Today, for the first time, I appreciate the wonder of botanical gardens. Someone created this one inside the Koko Crater. It starts at the edge of a tunnel formed by forty foot high blooming bougainvilleas that grow inside a 100,000 year old basalt basin. Their purple, cream yellow, and magenta flowers litter the ground while those still clinging io the bushes perfume the air. Friends warned us that temperatures inside the crater can reach 90 degrees but today’s trade winds moderate things for us. It carries the scent of flowers up through hibiscus grove (now full of plants setting seeds),and dying out as we reach the Americas cactus forest. There the golden light of late afternoon backlights the fibrous plants. I won’t describe the walk through Africa and Madagascar except to mention the long tailed laughing thrush, whose song lives up to it’s name, an intensive red northern cardinal, and other unseen birds that fill the air with sweet song.
Aki would love this wide field of grass that runs from a oceanside road to the green wall of volcanic rock rising vertically to the clouds. The gang of white egrets, spread with military precision across the plain, would have kept her near my feet. She is better off in Juneau with friends who are probably spoiling her with treats.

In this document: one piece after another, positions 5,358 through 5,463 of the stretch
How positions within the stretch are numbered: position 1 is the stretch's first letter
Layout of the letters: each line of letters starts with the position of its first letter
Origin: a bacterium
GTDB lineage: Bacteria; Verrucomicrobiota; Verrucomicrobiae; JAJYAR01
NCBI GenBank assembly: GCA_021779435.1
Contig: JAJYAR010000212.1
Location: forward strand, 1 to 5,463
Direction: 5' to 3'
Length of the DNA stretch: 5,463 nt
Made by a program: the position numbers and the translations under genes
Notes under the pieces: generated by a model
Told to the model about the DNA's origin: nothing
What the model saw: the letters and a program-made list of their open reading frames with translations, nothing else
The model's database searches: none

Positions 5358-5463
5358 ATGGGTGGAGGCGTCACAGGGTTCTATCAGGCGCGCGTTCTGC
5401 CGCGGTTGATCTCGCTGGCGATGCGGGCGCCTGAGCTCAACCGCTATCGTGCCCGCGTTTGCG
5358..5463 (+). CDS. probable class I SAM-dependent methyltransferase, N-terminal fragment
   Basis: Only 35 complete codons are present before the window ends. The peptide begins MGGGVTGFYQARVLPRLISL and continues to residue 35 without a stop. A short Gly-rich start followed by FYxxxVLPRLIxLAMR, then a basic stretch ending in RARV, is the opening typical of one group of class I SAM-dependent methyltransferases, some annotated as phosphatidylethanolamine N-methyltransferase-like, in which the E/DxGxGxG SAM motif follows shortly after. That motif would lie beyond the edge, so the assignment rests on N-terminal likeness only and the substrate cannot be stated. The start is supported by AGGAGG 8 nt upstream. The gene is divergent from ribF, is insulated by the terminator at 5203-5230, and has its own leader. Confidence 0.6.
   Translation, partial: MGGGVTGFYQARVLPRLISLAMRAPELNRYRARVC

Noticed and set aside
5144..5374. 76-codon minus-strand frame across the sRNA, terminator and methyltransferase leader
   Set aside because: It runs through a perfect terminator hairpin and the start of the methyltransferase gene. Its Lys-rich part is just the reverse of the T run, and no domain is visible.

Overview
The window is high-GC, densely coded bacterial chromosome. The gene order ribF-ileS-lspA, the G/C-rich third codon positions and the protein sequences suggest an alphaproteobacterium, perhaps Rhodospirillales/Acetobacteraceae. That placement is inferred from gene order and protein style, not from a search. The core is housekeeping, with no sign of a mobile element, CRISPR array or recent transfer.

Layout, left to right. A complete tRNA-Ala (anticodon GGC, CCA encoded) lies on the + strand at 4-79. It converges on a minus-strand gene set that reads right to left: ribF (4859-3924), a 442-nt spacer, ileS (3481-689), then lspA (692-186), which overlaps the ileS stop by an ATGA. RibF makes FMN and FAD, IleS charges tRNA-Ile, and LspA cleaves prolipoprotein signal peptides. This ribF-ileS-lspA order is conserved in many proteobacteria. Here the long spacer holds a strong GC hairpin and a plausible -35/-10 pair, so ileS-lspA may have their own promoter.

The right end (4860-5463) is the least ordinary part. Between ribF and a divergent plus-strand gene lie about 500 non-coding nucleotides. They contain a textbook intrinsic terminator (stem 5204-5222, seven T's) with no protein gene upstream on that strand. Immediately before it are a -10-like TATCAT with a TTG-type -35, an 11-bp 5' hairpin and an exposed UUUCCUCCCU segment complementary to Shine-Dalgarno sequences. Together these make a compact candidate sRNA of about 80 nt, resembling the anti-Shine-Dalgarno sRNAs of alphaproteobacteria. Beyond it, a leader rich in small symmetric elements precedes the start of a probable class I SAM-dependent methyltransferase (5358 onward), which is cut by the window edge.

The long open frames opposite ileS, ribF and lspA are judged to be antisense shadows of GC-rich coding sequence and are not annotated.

This windward side of Oahu is all lush green. From the beach we watch lines of breakers that start at an off shore reef and end in a crash just below the road. Behind is the grass plain and a Hawaiian family party. After setting up a series of canopies and a large bounce house of inflated plastic for the kids, they have settled in for an afternoon of eating, drinking beer, and telling story. A sign standing feet away from the adults paying horseshoes forbids almost all the activities occupying the family.
Earlier, while driving past the famous surfing beaches of the North Shore, we stopped at a pocket beach of sand to watch Hawaiian green turtles feeding on the moss that grows on offshore rocks. The rocks lay just offshore where the surf breaks so the turtles must tumble about in it as they eat. When sated they crawl onto the sand to digest dinner while the sand warms their undersides.